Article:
The open mic portion of the event provided an opportunity for attendees to ask questions more directly to the committee and displayed clearly the restlessness and pessimism among students and staff in regard to the university’s climate policy. A major concern was a perceived lack of transparency on behalf of the committee, including the fact its meetings are private.  

“What we’re trying to do with any committee is to allow people to have free exchange, and so that’s one of the reasons,” Morrison said. “We want the committee members to have open and honest dialogue, and if that is a public setting, maybe you don’t have that.” 

Others took specific issue with the fact that, even for the public forums the committee has held, students and staff who aren’t able to attend in person are left with no other options to view those meetings. No live broadcast or a post-meeting transcript is made available. 

“You mentioned earlier that you make it available for the public to see the community feedback,” one student said, referencing the event’s anonymous polling sessions. “Do you not believe that, for accessibility and accountability and clarity, that your responses to the community feedback should also be available online?” 

Morrison reiterated that the committee had no plans to record or transcribe any future public forums, nor make the committee’s meetings open to the public. 

“It’s all public in this realm,” he said, regarding the open forum. “So, I’m providing answers.”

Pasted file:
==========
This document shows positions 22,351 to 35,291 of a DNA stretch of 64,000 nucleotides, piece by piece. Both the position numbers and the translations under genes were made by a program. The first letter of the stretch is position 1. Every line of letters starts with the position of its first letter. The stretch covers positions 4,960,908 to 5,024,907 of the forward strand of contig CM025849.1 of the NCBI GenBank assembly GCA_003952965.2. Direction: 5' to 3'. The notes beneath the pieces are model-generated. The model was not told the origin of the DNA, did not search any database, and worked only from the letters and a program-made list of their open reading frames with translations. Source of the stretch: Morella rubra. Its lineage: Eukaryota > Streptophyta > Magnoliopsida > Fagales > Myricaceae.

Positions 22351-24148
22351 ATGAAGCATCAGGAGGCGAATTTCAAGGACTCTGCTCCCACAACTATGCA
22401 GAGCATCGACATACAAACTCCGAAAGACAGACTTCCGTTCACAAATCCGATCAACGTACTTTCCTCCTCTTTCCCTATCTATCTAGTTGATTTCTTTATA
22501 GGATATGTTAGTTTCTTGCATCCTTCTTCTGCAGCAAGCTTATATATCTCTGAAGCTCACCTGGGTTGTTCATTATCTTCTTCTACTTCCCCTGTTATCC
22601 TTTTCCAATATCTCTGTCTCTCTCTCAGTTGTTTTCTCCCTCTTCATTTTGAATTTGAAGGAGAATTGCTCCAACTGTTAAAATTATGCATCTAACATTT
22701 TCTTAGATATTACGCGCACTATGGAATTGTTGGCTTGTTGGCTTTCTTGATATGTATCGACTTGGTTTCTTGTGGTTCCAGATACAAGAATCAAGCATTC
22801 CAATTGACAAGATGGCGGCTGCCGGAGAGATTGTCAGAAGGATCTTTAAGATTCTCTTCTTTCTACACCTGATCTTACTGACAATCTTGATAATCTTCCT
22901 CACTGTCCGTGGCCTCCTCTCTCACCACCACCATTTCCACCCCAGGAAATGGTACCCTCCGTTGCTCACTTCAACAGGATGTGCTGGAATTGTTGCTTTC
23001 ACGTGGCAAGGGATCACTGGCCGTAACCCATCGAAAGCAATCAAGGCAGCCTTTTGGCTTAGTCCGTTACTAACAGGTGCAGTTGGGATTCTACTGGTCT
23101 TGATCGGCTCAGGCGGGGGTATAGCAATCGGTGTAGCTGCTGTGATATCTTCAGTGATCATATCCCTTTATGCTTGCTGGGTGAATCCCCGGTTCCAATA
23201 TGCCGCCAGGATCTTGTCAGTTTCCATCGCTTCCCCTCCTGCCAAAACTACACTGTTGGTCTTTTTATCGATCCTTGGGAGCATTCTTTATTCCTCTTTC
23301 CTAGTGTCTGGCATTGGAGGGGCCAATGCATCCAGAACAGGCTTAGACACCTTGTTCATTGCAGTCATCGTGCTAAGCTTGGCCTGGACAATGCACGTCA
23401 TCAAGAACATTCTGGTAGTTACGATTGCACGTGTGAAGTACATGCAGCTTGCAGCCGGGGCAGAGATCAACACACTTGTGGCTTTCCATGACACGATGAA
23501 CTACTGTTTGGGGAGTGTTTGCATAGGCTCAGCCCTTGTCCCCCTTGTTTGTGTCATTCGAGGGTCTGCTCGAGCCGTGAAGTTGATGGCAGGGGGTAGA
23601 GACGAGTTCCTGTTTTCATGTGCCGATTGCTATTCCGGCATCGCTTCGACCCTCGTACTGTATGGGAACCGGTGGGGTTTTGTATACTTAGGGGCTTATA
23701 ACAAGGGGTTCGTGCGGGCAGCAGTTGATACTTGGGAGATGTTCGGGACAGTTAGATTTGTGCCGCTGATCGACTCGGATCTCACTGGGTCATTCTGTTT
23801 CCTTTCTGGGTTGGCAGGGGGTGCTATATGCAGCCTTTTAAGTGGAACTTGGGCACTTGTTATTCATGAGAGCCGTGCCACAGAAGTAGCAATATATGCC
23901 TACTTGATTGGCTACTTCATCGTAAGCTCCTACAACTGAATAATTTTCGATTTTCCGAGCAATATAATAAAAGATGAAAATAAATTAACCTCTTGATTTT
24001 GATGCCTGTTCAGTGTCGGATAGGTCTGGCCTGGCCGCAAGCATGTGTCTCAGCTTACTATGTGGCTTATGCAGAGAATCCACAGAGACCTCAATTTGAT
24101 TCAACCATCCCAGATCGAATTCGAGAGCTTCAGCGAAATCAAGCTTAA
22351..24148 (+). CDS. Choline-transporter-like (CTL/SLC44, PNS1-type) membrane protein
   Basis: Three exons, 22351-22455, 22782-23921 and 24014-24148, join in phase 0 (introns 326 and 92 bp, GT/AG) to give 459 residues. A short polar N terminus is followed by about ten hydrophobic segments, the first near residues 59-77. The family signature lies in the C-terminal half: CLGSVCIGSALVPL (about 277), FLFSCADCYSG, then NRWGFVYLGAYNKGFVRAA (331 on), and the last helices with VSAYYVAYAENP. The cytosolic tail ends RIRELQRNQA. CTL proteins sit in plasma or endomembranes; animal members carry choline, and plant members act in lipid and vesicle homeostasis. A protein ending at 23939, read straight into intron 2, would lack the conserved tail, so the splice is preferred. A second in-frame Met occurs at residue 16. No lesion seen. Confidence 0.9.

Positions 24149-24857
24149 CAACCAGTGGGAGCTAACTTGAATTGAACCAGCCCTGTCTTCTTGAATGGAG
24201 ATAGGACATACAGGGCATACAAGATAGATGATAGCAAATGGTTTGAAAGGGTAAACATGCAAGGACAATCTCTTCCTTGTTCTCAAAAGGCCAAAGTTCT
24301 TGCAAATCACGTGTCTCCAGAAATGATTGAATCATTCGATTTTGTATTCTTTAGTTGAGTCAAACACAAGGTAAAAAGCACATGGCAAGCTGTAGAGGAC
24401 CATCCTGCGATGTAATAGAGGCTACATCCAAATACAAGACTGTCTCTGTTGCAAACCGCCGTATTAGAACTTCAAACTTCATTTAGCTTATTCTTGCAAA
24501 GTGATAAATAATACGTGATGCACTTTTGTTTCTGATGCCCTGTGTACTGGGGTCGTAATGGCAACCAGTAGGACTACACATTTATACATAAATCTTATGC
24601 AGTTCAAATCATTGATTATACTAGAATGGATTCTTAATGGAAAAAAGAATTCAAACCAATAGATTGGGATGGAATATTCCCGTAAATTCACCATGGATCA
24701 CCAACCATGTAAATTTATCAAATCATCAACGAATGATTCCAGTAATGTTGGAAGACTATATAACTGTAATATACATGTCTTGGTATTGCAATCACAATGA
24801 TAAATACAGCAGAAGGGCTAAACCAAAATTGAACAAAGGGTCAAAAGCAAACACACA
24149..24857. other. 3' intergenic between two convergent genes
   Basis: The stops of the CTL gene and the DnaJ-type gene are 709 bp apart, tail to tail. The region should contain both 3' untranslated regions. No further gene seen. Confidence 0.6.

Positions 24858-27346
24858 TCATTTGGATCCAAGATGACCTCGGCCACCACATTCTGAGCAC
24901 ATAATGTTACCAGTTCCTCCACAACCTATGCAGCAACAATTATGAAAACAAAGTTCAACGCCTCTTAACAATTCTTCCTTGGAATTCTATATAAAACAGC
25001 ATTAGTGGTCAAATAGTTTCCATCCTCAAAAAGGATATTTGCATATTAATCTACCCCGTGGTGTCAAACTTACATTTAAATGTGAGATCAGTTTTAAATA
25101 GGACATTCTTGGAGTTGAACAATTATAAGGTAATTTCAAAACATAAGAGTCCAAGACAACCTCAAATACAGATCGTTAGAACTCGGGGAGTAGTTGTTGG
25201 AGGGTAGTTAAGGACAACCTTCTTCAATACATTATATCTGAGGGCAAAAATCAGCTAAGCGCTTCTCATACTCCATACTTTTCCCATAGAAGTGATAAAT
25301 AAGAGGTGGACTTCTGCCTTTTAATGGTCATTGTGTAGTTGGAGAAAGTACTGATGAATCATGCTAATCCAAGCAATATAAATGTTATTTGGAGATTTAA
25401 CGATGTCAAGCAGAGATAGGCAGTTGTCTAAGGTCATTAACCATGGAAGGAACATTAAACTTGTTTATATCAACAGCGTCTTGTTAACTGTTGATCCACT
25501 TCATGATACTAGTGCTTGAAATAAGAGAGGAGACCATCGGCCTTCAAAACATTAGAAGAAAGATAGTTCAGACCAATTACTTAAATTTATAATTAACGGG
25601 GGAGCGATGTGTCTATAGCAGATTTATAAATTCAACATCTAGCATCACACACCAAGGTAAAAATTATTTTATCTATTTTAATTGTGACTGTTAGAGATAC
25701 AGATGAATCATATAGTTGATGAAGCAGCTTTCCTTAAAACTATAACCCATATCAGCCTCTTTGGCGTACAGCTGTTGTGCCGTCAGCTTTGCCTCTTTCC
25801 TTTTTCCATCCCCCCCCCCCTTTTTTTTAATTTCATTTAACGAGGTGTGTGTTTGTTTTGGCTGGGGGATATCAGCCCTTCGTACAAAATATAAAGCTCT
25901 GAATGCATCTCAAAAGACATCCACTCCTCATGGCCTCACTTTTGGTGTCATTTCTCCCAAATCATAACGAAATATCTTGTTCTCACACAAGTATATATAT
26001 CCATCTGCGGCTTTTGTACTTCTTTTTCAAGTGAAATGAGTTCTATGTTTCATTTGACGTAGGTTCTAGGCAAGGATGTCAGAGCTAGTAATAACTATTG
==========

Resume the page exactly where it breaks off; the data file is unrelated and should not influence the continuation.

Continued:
Another concern among attendees was the plan’s specific focus on scope one and two emissions, which many saw as ignoring scope three emissions. According to Sustain Life, scope one emissions are emissions that are burned in “owned or controlled assets” such as vehicles or boilers; Scope two emissions are those from purchased electricity, heating or cooling in buildings.  

The committee defined scope three emissions as “all other indirect emissions a result of activities from assets not owned or controlled” by the university. Morrison said the committee’s goal currently is to focus on scope one and two emissions, and that its data on scope three emissions is not nearly as robust. 

“The committee wanted to tackle scopes one and two right away, and we do anticipate that scope three will be part of the future plans,” he said. 

According to News at IU, the Climate Action Planning Committee was established by IU President Pamela Whitten in April 2022, and the recommendations by the committee to reduce greenhouse gasses and carbon emissions are due by April 2023. Some students at the open forum expressed concerns with Whitten’s role in this process, which includes selecting those who serve on the committee. 

“So many big answers we’re seeking can only be given to us by President Whitten,” one student said. “I would hope and expect Whitten can attend the next one of these panels to hear feedback and answer those questions.” 

Morrison said the next public forum is scheduled for the spring semester, however there is currently no tentative date.